Pulling the actual product out of the packaging is a snap. Again, you get 104 pieces in total, which even one sheet should provide you plenty of solutions to dim bright LEDs. The only unfortunate part is the majority of the LightDim stickers are on the small size, which I probably won’t find much use for. The ones that are of a decent size should prove to be extremely useful.
When peeling off the LightDims, I found it difficult to use my fingernail. If I did, I would end up damaging the sticker itself. The best solution that I found was to use the corner of the backer that they are stuck to. Should you decide to take the LightDims off of an LED, you’ll notice that they’ll crease quite easily, which kills the aesthetics of the sticker. Using the aforementioned technique with the backer will help you have the ability to reuse it, but it’s no guarantee.
I have a very annoying blue LED on my AT&T Uverse DVR. On some of my other Uverse boxes, I’ve just used electrical tape, or when I couldn’t find that I used a permanent marker to dull out the light. LightDims provide the perfect solution to get rid of this irritant!
The below picture is what my DVR looks like prior to the LightDims being installed.
After I installed the Original Strength LightDim, I must say it helped greatly! Unfortunately this LED is in a row with a translucent cover over it, so it isn’t 100% perfect in covering just a single LED. In all honesty, this helps control the obnoxious intensity enough for me, as the green one to the left isn’t bright enough to need to cover.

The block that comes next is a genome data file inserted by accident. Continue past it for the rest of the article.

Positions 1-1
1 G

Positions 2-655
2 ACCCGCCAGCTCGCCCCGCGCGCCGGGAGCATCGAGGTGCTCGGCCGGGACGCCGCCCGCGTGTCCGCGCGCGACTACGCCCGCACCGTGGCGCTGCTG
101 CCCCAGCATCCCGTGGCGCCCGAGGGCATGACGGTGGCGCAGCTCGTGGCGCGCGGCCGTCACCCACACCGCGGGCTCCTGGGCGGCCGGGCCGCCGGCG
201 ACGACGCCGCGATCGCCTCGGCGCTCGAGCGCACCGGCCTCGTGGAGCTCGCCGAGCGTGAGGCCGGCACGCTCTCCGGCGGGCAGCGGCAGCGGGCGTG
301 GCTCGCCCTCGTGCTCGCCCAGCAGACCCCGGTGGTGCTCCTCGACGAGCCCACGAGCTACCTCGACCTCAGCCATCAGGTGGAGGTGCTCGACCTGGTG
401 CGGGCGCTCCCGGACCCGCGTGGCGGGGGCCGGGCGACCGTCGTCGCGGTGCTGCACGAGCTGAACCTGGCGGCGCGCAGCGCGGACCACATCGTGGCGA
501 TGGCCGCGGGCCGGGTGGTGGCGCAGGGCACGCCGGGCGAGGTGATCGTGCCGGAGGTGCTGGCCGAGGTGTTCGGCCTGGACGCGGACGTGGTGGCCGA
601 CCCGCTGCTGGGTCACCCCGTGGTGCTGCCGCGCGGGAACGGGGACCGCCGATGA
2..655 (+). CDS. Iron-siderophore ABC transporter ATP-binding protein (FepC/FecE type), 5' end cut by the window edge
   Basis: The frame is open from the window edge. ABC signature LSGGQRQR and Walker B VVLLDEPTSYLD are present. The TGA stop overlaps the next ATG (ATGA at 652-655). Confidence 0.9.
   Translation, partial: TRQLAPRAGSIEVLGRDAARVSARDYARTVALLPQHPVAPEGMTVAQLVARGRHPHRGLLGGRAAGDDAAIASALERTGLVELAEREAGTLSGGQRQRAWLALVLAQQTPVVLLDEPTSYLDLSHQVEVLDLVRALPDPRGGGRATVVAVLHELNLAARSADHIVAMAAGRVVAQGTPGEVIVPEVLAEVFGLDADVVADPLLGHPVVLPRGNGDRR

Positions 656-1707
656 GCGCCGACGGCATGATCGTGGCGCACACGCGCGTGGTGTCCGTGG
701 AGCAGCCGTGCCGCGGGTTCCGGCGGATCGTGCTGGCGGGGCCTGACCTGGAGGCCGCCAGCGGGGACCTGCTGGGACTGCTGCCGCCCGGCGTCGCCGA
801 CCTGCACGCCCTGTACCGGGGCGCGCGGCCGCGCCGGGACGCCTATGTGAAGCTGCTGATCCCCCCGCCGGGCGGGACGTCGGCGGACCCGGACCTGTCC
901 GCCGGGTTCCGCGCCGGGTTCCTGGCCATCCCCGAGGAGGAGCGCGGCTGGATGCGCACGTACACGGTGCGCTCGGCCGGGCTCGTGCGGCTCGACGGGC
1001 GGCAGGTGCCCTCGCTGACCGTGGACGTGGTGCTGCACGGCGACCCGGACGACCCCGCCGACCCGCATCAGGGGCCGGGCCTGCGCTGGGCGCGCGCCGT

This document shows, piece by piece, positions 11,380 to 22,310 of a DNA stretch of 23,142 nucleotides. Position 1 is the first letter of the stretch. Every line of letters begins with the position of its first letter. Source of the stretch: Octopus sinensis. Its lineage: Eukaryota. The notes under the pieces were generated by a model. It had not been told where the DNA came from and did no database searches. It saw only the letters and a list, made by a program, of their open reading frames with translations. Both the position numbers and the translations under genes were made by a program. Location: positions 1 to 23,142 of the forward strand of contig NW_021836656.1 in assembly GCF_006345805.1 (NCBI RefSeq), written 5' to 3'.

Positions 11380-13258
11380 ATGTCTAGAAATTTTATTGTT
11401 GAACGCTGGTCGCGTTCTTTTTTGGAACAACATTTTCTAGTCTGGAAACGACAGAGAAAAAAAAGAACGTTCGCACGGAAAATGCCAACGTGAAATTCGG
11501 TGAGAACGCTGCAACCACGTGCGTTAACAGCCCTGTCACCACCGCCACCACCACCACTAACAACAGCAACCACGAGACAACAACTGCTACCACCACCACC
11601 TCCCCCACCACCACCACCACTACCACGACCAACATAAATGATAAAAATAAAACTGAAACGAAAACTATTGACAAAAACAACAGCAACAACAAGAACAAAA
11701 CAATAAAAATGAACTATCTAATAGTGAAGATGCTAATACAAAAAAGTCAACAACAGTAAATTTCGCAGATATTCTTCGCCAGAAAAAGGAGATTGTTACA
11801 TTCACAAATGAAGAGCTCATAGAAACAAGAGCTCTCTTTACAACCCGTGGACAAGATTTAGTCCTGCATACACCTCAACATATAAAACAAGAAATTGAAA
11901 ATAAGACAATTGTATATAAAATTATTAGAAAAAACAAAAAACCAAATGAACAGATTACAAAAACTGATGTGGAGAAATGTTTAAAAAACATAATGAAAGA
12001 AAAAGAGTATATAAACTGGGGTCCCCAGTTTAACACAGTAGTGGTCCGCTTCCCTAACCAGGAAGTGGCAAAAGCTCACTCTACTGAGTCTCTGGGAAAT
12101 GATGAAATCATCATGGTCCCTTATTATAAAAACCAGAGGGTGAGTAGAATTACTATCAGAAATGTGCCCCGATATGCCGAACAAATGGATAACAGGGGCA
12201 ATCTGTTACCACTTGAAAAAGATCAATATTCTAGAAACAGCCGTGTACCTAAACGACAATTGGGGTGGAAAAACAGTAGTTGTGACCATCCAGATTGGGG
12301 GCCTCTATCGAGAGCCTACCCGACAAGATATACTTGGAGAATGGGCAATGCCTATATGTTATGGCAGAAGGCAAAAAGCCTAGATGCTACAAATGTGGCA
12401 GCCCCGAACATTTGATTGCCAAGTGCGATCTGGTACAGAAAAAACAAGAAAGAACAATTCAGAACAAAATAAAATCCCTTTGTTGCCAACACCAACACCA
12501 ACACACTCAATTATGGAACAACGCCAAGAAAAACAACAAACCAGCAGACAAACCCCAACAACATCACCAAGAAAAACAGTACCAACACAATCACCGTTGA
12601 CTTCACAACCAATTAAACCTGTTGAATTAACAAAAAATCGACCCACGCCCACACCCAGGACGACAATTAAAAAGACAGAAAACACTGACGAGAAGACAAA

Here’s one picture of the Silver Edition LightDim. My DVR is black all around, so this wouldn’t match this box. It would definitely look better with my silver non-DVR.
I knew of a couple other LEDs that were ultra bright and gave LightDims a test. I have two ultra bright blue LEDs on the top of my Corsair Cosmos case that I originally covered with electrical tape. This computer used to sit in my bedroom, so they were awful to look at in the dark. I like seeing the HDD activity light, so these should come in handy.
I tried the couple variations of the LightDims to see which I liked better, and I probably like the Original Strength better. You can see how both sets did on the power and HDD activity LEDs below.
There was one last LED that is super bright in my computer room, and that’s the power button to one of my workstations. I slapped a Original Strength LightDim on it, and it darkened it to a perfect level. In the picture below, you’ll see no LightDim on the left, the Original Strength LightDim in the middle, and on the right is a picture of what it looks like on the button.
Overall, I must say the LightDims did very well. I’m quite pleased with how the Original Strength looks on my black surfaces, not to mention how nicely it dimmed the LED.
LightDims are definitely very handy to have around. They will cover up a very bright LED or display quite nicely.
LightDims do come in at a very reasonable price, $3.99 + $1.99 shipping on Newegg for a single sheet, or $12.99 + $1.99 shipping for all four versions. Not only are they reasonable in price, but they look great, too! It sure beats throwing a piece of electrical tape over the LED!
The only trouble that I had with LightDims was getting them off of the backer that they are stuck to. The easy solution was to use the corner of the backer and that pulled them right up. They are also pretty much a single use sticker, as they crease and crumple easily if you aren’t careful.
Overall, I have to say, if you have annoyingly bright LEDs on your electronics or an extremely bright digital nightstand clock, for example, I wouldn’t hesitate to recommend spending a couple bucks on LightDims to dim them down in style!
Legit Bottom Line: LightDims are an aesthetically pleasing product to dim those annoyingly bright LEDs or displays. Despite the troubles getting them off the backing, they do work extremely well!